It's hard for me to change, but about a year ago, I started using Butch's Bore Shine and after getting clean dry patches, following it with RustePruf. RustePruf is a very mild copper and powder solvent, and a light film can be left in a chrome-moly bore as a rust preventer.
Dan Lilja recommends the Butch's.
The combination works for keeping a bore clean without being so aggressive that it has to be "seasoned" again after cleaning.
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I'm late to this party, but I've used a number of different bore cleaners over the years, and at this point in time, prefer KG Products KG-1 solely for carbon, and Bore Tech's CU+2 solely for copper. The two best products I've used that remove both carbon and copper are Bore Tech Eliminator and Wipe Out. If time is not of the essence, foam the bore with Wipe Out and 12 hours later my bores will typically be copper free. The Bore Tech Eliminator will clean the bores faster than Wipe Out if time is critical, but will require more applications, swabbing, active cleaning time, and attention.
I've repeatedly tested Bore Tech Eliminator versus CU+2 down several of my rifle bores. After the Bore Tech Eliminator patches were starting to come pretty clean, I'd patch the bore with CU+2, and suddenly the patches would turn notably darker blue again. My conclusion: the CU+2 is somewhat more efficient at copper removal than Bore Tech Eliminator.
KG-12 also works pretty darn good for copper removal, but I rate it behind the Bore Tech products because it's so hard to tell if all the copper's been removed - shy of examination with a bore scope. The culprit/problem is that KG-12 is a yellow cleaning solvent, and the patches don't turn blue like the Bore Tech products when removing copper. They turn from lighter yellow to darker yellow/light orange. And my eyes aren't good enough to calibrate between those shades of yellow to know when the copper is gone when using KG-12 for copper removal. In addition, I can confirm several experiments/experiences similar to MontanaRifleman's. I've followed up behind KG-12 cleaned bores that I felt were copper free with both Bore Tech Eliminator and Bore Tech CU+2 products, and received blue stained patches, indicating the Bore Tech products were removing some residual copper. Not a heavy blue staining by any means. But the Bore Tech products did remove some additional copper fouling that I'd missed with the KG-12 copper removing solvent.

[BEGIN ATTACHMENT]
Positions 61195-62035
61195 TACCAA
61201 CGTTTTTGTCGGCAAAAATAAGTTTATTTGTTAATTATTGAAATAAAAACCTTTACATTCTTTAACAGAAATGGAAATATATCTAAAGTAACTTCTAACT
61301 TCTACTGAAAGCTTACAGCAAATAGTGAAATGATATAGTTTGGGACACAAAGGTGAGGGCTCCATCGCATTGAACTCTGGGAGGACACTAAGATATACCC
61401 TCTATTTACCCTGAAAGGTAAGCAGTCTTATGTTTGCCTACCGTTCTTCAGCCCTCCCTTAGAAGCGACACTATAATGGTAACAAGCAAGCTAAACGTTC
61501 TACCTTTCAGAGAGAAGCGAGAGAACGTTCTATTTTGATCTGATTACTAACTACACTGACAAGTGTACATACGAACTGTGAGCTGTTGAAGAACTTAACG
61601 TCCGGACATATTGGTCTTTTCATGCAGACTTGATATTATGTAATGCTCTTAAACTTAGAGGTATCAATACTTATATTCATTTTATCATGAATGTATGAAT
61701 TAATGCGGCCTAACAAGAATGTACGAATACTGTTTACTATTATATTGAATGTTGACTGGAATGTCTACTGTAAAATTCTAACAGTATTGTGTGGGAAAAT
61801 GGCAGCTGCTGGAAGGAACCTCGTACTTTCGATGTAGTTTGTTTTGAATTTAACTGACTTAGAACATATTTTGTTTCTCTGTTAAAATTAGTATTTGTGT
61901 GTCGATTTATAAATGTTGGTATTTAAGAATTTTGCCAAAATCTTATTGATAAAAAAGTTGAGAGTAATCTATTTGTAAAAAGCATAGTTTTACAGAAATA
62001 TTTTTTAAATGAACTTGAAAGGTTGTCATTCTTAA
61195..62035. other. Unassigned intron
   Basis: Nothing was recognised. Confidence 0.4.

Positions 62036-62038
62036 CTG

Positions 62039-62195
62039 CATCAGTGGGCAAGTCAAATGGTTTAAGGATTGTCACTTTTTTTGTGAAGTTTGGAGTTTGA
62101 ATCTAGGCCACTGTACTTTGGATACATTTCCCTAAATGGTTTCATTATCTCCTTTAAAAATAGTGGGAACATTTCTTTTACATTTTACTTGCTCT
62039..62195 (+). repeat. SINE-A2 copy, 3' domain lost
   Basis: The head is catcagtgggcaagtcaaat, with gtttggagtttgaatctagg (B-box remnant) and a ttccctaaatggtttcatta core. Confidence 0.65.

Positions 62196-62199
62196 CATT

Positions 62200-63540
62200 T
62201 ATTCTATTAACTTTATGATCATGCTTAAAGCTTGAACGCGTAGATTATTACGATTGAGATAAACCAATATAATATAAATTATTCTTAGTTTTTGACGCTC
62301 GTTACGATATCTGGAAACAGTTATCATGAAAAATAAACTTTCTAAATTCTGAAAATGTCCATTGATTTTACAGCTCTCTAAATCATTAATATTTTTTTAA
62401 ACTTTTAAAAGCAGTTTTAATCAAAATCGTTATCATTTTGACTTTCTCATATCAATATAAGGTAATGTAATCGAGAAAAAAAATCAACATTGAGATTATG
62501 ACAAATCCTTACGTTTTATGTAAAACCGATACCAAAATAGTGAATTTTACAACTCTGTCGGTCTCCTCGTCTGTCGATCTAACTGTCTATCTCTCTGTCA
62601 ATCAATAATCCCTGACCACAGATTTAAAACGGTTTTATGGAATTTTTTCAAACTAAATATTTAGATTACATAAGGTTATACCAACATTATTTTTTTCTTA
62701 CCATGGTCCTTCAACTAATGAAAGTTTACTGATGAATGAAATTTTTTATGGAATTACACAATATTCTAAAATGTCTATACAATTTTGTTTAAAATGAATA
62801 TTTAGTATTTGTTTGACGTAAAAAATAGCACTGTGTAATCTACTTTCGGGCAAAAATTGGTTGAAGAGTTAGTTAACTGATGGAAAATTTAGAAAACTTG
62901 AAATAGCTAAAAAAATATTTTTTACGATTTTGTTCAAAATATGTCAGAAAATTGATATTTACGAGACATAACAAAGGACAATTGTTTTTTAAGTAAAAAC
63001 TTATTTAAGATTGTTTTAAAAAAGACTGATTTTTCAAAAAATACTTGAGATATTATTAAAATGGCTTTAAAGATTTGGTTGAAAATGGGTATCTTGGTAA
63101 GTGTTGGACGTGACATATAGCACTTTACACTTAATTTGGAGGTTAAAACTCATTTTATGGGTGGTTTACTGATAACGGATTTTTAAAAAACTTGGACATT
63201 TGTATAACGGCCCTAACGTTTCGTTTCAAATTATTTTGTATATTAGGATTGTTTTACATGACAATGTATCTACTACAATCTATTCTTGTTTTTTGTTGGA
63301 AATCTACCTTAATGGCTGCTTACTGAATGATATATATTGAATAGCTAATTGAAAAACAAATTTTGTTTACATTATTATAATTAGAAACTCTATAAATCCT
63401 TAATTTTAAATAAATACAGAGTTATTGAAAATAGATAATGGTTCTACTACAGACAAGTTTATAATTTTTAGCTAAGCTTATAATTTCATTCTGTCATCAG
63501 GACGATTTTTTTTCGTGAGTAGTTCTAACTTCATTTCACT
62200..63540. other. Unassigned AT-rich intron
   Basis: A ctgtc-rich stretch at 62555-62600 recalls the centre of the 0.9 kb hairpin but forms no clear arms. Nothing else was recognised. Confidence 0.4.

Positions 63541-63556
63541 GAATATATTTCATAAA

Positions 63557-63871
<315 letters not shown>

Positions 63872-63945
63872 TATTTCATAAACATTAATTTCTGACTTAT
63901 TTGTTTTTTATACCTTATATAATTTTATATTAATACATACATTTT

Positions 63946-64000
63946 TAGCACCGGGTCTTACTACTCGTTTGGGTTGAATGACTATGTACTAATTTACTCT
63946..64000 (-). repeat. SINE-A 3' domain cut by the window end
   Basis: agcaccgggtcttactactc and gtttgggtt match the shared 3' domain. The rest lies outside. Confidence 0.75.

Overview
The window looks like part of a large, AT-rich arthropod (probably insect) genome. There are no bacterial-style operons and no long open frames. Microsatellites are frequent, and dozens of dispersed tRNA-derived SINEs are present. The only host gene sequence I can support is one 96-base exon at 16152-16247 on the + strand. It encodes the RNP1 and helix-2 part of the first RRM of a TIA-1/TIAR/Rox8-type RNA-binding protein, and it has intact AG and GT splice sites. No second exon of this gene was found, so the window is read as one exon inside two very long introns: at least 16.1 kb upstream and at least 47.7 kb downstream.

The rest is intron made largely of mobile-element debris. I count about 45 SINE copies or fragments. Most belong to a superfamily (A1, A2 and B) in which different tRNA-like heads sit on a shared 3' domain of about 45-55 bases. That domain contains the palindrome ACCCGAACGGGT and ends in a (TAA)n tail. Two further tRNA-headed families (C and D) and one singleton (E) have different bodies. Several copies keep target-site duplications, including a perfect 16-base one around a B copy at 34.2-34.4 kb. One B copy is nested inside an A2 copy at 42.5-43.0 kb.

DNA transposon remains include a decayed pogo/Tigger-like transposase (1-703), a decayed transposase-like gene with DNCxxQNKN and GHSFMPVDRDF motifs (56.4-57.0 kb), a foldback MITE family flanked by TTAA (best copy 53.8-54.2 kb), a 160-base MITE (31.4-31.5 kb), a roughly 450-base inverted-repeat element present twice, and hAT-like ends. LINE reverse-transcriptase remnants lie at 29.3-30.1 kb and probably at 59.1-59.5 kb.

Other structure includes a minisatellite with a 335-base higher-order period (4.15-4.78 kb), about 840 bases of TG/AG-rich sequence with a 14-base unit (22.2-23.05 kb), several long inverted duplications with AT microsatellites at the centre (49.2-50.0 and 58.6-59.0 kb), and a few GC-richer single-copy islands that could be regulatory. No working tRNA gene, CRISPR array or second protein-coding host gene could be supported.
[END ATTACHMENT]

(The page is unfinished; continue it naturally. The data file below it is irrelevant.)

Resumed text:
If I was restricted to the use of two bore cleaning products, my current picks would be KG-1 for carbon and CU+2 for copper. CU+2 has proven slightly more efficient on copper than Bore Tech Eliminator, in my testing. I also like the CU+2 for the reasons mentioned by Broz. Doesn't dry sticky and can be left in the bore as a corrosion preventative until ready to go shoot again. I can't comment on whether or not CU+2 improves consistency of clean bore impacts down range. But Broz shoots a butt-load of bullets down range. He'd know if there's something to it - at least out of his barrels/rifles.
If I was restricted to one bore cleaning product, it would be Bore Tech Eliminator, because at times I have the need to get a bore cleaned and return it to action in short order. Wipe Out is a great one application product if you can afford to leave the bore soaked overnight.
I can't imagine anyone being too disappointed purchasing and using these products.
I've used nothing but Wipe-Out for the past 2 years. I always let it soak at least 12-15 hours. Works fine for me. However several different times after cleaning the old out, I applied it again for a 2nd soaking of 12-15 hours. Never did it show any sign of copper residue after the 2nd cleaning with a 12-15 hour soak. My logic tells me, if it cleaned copper out from the first soak, it would certainly do it the 2nd time if there was any copper left. How could it possibly clean out copper the 1st time and not the 2nd time if there is still any copper present?
Can anyone recommend a good bore solvent that they use after each shooting. I have been using the remington bore cleaner but not sure if there is something better that is not super harsh.
I have not done some of the test like others have and can't argue with the results but I do believe that if you follow the instructions for the product you have it will give you better results.
Some products are very mild and some are very, very harsh and can not be left in the bore for very long without damaging the bore.
I have and use at least 4 different kinds of solvent for different reasons and needs.
I use the strongest when I am working on a barrel that Is badly fouled and I have the time to stay at it until it is clean. after it is clean I use a mild solvent to make sure that I don't leave any of the strong solvent left in the bore and then use a light oil for storage.